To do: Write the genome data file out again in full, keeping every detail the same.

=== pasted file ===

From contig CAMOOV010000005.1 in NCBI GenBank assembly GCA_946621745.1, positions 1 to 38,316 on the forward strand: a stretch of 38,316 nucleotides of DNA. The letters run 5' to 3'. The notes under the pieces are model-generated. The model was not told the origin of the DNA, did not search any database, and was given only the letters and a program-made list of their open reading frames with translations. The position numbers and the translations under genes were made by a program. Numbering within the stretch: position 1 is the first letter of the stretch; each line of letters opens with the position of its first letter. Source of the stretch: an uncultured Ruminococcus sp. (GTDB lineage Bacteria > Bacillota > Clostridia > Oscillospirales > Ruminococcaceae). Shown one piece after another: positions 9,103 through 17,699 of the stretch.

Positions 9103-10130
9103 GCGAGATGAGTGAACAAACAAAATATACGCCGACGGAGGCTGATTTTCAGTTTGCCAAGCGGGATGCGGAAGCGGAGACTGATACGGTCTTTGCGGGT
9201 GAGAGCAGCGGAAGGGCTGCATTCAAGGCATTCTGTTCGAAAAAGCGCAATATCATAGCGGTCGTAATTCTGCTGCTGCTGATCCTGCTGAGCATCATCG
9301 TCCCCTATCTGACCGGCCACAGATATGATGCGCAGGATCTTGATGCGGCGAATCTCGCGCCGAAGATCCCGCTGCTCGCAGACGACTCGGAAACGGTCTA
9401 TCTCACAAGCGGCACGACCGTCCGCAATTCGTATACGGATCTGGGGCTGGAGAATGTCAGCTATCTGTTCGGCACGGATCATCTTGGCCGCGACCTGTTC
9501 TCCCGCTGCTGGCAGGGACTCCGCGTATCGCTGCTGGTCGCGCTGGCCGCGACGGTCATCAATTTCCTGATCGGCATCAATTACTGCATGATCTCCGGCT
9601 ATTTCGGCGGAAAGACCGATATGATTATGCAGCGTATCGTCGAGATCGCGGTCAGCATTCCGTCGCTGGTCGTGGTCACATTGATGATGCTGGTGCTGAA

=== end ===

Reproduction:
From contig CAMOOV010000005.1 in NCBI GenBank assembly GCA_946621745.1, positions 1 to 38,316 on the forward strand: a stretch of 38,316 nucleotides of DNA. The letters run 5' to 3'. The notes under the pieces are model-generated. The model was not told the origin of the DNA, did not search any database, and was given only the letters and a program-made list of their open reading frames with translations. The position numbers and the translations under genes were made by a program. Numbering within the stretch: position 1 is the first letter of the stretch; each line of letters opens with the position of its first letter. Source of the stretch: an uncultured Ruminococcus sp. (GTDB lineage Bacteria > Bacillota > Clostridia > Oscillospirales > Ruminococcaceae). Shown one piece after another: positions 9,103 through 17,699 of the stretch.

Positions 9103-10130
9103 GCGAGATGAGTGAACAAACAAAATATACGCCGACGGAGGCTGATTTTCAGTTTGCCAAGCGGGATGCGGAAGCGGAGACTGATACGGTCTTTGCGGGT
9201 GAGAGCAGCGGAAGGGCTGCATTCAAGGCATTCTGTTCGAAAAAGCGCAATATCATAGCGGTCGTAATTCTGCTGCTGCTGATCCTGCTGAGCATCATCG
9301 TCCCCTATCTGACCGGCCACAGATATGATGCGCAGGATCTTGATGCGGCGAATCTCGCGCCGAAGATCCCGCTGCTCGCAGACGACTCGGAAACGGTCTA
9401 TCTCACAAGCGGCACGACCGTCCGCAATTCGTATACGGATCTGGGGCTGGAGAATGTCAGCTATCTGTTCGGCACGGATCATCTTGGCCGCGACCTGTTC
9501 TCCCGCTGCTGGCAGGGACTCCGCGTATCGCTGCTGGTCGCGCTGGCCGCGACGGTCATCAATTTCCTGATCGGCATCAATTACTGCATGATCTCCGGCT
9601 ATTTCGGCGGAAAGACCGATATGATTATGCAGCGTATCGTCGAGATCGCGGTCAGCATTCCGTCGCTGGTCGTGGTCACATTGATGATGCTGGTGCTGAA